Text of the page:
In around the 4th century A.D., Rome gained a sudden desire to expand their army. At the same time, they did not desire to pull their civilians into the frontlines of any wars they could have – many battles, potentially causing many losses. The country did not want to lose its citizens, so a new, expendable solution was discovered in the form of mercenaries from Germany.
German mercenaries had a role to protect Rome as determined by the state and were added to what was left of the Roman army in large numbers. The people were initially impressed by their barbaric defenders, as the fighters did not hesitate whatsoever in their attacks. Romans themselves had become softened, accustomed to the simplicity of daily life(1). These fearsome allies were not, though to be crueler due to being raised in such a brutal environment – one cold in terms of temperature as well as friendliness. The foreign mercenaries were also much larger than the average Roman in stature, adding to their appeal as fighters(3).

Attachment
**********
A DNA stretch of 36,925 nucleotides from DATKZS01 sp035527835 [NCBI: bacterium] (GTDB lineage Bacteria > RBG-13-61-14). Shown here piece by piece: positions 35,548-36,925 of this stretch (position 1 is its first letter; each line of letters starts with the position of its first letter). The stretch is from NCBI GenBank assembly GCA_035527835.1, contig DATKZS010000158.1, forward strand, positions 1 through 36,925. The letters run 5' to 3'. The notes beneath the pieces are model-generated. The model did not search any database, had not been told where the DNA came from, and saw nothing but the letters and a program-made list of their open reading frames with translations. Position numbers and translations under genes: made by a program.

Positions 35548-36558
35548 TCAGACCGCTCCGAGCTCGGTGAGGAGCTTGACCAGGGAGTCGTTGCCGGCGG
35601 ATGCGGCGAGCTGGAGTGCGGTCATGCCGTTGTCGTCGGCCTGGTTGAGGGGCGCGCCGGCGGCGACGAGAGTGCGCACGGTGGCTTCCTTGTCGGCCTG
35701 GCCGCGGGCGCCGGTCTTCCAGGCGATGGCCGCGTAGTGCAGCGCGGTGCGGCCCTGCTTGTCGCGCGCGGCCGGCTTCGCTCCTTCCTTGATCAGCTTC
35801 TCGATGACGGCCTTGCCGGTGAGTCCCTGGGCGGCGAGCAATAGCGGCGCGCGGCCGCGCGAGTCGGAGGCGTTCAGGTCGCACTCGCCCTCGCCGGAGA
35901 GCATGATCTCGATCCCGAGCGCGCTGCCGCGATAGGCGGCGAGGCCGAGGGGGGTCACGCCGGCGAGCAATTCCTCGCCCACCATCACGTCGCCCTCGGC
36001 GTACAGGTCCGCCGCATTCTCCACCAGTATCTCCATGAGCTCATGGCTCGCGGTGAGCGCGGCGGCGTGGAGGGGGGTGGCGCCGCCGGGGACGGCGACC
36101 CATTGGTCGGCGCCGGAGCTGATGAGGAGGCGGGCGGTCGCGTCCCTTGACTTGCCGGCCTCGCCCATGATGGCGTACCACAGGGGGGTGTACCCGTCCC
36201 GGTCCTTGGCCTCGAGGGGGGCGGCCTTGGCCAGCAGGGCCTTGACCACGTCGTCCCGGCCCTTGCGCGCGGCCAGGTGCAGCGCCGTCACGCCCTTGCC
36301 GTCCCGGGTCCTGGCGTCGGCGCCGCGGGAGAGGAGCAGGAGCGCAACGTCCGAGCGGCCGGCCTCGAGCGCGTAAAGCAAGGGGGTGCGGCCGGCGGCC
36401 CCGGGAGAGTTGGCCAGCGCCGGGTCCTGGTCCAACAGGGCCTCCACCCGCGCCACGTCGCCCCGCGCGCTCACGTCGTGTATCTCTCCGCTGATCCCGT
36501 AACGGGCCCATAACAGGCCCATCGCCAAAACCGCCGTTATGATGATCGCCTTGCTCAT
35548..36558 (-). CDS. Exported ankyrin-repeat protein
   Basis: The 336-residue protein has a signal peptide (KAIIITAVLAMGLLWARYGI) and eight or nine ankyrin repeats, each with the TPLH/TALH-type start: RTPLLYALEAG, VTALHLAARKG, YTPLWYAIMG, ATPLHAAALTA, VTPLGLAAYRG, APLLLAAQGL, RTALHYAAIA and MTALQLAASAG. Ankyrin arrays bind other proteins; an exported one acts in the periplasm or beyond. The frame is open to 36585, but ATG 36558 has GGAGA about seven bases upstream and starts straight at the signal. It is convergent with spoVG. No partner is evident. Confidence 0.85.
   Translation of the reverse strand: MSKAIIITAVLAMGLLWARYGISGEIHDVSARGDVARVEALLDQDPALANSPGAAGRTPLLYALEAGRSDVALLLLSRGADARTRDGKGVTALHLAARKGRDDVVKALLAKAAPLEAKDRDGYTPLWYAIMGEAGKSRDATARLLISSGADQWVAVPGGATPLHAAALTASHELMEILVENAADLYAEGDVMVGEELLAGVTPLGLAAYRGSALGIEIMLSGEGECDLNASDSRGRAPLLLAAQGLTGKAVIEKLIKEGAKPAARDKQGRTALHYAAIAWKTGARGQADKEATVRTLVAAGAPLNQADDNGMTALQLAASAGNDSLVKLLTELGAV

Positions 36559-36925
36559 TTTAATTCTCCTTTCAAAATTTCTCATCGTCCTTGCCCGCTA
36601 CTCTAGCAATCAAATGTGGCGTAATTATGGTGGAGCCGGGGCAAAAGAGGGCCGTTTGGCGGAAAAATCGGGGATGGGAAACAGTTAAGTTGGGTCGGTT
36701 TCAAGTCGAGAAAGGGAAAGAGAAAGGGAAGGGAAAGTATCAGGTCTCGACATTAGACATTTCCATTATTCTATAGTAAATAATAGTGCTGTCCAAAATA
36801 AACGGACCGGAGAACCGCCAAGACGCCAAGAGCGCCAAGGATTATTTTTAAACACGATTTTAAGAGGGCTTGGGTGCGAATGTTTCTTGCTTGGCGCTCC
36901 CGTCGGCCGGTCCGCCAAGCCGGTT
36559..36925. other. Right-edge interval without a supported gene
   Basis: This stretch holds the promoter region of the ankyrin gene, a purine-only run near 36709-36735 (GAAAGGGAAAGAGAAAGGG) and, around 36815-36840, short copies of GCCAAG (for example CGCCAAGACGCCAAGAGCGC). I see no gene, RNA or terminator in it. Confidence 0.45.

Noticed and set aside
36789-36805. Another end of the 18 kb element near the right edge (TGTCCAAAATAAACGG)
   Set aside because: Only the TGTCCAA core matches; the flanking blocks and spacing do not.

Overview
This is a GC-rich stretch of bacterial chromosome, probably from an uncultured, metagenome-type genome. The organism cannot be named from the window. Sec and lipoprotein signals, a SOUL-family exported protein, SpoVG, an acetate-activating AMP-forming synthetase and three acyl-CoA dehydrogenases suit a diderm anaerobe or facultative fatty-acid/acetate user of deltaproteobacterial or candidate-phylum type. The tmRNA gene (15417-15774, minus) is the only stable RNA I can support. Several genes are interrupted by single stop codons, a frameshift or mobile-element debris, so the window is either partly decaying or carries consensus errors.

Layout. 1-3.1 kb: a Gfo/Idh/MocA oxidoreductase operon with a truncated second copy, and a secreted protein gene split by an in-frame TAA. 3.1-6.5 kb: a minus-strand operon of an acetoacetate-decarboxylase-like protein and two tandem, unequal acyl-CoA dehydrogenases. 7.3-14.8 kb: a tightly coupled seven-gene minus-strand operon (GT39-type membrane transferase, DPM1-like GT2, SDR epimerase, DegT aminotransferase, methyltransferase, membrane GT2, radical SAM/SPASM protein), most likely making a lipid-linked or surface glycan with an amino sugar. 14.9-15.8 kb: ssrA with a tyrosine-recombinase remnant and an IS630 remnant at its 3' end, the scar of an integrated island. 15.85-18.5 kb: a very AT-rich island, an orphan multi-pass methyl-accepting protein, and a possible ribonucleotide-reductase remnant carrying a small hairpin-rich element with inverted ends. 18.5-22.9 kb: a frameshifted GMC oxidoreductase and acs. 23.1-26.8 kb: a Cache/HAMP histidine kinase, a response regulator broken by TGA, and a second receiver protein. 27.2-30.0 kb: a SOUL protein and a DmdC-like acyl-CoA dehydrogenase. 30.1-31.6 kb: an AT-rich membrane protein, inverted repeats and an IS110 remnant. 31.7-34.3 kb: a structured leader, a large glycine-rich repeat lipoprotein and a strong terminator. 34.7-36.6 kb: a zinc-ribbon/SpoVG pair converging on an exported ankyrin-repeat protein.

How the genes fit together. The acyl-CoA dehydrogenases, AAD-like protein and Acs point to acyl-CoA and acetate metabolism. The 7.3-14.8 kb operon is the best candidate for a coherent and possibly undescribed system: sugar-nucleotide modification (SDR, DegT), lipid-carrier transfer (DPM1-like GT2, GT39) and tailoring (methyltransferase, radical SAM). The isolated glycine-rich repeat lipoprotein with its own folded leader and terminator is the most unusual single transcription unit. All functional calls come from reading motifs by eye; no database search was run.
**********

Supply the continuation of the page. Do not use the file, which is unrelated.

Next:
This turned out to have a fairly negative effect on Roman society. When the fighters first came over to assist in battle, Rome set itself at a standstill; there was no need to attempt anything new in terms of revolution or tactics when they had such a large and powerful army(1). They didn’t see the possibilities for the foreigner’s betrayal. Even though the Germans weren’t easily swayed by political alignments as many Roman soldiers could be, they were still able to be taken by a larger offer of money(2). Sometimes the Germans would even attempt to take over a town, succeeding, to plunder and temporarily rule it before moving on to the next. Citizens, of course, did not take well to this, and demanded to be free. It took quite the while to get all the Germans out of the land, even involving a few skirmishes(3). Upon leaving Rome, the mercenaries took with them Roman tactics and such, forcing the Romans to advance themselves as to not be left behind(2).